Strickling grew up in Alaska and, as a state that does not require sex education, it has six times the rate of child molestation than the rest of the country. Strickling said that she would have coped much better with her trauma if she was educated on the rights to her own body earlier in her life and if she was not stigmatized into silence. After years of abuse at the hands of her father, she reached out to her mother at age 10. By the time that she understood what was happening to her, she felt that it was too late.

Professor of Psychology at UCLA Jacqueline Goodchilds asked a group of high school students, “Is it alright if a male holds a female down and physically forces her to have sex if …” and she proposed a series of situations: whether or not he has spent money on her, if she has had previous sexual partners, if she let him touch her above the waist, and more. According to the survey, 36-54 percent of men agreed that it’s acceptable for rape to occur in a given circumstance while, perhaps more surprisingly, the women responded in a range of 12-42 percent.

Clearly, these students did not understand the severity of rape and likely responded this way to the questions because the word “rape” was not used. The word “rape” itself is taboo, and it makes people uncomfortable. This fear causes adults to refrain from teaching kids about the importance of consent, thereby causing them to not understand rape and fail to identify it in action.

So when children inevitably become curious about sex, how will they have their questions answered?

Information that a child gets from their peers is oftentimes inaccurate. Even most adults are misinformed, such as by overestimating how much sex their peers have and misunderstanding basic biology about sex. Most do not know that sex normally lasts six minutes and that the vagina is a muscle which is not inherently tight or loose, but usually contracts due to anxiety and expands due to sexual arousal.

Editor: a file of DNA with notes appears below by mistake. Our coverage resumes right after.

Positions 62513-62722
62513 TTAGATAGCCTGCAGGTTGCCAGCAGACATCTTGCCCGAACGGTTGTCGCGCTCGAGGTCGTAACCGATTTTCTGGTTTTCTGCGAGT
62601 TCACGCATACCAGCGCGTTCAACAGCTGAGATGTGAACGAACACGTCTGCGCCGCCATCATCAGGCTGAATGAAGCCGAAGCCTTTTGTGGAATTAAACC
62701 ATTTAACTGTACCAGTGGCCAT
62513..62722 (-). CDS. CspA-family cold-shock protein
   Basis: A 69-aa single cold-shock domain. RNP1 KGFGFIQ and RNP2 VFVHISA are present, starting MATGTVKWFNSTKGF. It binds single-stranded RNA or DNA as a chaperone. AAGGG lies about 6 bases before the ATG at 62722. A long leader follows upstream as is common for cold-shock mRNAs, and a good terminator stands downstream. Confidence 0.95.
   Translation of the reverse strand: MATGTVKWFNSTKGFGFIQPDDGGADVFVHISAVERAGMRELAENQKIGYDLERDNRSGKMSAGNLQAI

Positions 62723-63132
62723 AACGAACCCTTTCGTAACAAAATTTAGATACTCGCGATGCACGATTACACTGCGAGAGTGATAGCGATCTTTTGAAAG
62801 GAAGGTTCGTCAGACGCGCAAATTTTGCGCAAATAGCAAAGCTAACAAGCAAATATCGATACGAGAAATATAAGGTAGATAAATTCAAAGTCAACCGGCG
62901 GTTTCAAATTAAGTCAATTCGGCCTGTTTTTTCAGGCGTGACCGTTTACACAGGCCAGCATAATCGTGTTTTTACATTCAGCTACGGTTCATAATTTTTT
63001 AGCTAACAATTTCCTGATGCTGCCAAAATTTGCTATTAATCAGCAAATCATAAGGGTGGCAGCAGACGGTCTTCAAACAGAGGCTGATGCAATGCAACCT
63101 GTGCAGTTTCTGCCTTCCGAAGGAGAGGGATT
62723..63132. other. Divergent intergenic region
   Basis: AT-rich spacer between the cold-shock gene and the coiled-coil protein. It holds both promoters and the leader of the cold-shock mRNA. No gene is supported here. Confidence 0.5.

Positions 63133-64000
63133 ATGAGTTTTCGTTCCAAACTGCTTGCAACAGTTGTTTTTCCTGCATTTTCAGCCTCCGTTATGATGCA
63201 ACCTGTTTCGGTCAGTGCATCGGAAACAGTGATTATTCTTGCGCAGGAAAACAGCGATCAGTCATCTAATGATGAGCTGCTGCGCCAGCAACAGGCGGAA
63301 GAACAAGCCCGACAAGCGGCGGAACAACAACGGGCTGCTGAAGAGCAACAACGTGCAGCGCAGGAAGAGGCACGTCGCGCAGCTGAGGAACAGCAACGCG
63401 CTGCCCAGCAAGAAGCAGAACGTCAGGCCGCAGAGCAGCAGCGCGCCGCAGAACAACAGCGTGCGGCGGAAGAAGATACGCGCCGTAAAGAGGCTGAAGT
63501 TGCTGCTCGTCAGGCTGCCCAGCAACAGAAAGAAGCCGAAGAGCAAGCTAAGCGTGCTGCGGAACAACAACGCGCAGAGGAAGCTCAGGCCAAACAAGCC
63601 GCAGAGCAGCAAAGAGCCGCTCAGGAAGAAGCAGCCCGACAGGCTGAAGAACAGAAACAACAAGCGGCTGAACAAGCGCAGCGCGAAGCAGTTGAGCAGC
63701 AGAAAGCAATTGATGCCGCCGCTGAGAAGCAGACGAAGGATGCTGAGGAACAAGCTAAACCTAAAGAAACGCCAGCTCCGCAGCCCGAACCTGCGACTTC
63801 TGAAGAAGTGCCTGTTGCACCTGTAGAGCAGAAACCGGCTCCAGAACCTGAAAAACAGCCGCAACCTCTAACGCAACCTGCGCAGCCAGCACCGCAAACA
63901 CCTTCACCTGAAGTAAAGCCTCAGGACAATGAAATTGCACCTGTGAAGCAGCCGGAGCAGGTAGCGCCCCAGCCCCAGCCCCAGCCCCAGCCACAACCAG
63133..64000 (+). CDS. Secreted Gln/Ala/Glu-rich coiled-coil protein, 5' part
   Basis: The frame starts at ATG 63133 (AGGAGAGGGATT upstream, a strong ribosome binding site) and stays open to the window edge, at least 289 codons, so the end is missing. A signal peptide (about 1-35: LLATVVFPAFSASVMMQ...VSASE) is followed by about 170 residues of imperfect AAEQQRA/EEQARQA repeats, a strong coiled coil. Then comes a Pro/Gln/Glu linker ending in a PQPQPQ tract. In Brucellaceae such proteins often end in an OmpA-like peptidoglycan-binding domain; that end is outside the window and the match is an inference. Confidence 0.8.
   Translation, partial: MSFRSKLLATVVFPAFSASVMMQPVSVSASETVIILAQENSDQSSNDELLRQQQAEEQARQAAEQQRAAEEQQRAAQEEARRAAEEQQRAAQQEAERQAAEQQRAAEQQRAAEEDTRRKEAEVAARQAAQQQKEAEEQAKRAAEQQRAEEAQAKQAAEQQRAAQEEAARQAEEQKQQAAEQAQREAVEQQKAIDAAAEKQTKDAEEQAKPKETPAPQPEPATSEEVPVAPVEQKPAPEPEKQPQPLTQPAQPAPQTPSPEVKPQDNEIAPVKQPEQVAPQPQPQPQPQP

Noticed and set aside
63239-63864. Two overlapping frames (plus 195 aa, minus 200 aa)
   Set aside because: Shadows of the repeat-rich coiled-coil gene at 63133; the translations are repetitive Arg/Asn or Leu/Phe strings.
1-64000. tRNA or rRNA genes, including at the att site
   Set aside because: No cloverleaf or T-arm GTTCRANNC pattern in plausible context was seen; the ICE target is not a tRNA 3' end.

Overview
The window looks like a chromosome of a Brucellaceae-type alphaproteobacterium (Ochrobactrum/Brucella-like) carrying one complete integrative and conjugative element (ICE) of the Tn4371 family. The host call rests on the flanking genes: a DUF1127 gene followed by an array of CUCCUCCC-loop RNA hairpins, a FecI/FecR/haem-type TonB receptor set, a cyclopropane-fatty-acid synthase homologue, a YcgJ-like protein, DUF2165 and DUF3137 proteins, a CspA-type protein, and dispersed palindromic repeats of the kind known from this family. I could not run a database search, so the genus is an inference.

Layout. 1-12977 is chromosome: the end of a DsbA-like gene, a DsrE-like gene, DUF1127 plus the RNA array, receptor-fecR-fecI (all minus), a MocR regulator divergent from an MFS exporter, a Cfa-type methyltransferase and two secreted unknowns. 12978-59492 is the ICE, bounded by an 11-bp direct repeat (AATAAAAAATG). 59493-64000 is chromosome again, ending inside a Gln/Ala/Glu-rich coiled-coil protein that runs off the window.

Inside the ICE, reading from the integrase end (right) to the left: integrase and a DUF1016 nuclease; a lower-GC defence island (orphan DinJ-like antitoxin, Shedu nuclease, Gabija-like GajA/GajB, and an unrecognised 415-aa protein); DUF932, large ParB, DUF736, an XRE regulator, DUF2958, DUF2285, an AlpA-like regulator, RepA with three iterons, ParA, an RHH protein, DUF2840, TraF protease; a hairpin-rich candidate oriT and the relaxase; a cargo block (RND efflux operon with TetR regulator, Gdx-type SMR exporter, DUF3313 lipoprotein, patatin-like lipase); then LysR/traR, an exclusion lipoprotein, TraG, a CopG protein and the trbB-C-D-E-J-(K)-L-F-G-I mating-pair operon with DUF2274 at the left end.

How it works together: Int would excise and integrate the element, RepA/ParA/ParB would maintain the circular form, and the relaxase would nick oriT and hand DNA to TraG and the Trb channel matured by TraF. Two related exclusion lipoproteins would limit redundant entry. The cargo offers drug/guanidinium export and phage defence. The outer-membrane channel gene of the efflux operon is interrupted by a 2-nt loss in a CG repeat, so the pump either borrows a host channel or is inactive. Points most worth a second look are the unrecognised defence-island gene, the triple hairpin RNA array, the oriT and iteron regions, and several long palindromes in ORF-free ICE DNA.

These days, babies are given iPads before they can talk. Info is easily and instantly accessible to anyone. With a simple search, one can access any explicit material they want (or they may come across it by accident). Watching pornography has practically become a part of the coming-of-age in America, and the nifty suggestions that pop up at the sides of the screen can lead to a string of exposure. Furthermore, pornography can create false expectations about sex, such as the way a man or woman should look, the roles of dominance and submission that men and women should assume, as well as the inherently contradictory portrayal of women wanting rape and abuse.

Sex is a natural fact of life. It’s the reason why we’re all here today. It’s a huge factor in a romantic relationship as well as in one’s mental, emotional, and physical health. Having false expectations about sex can often lead to awkwardness and disappointment. By assuming certain norms about sex, one is assuming what their partner wants and feeling pressured to conform to those ideals. Most of all, not understanding sex can cause people to view rape as an acceptable derivative of sex rather than separately, as a crime.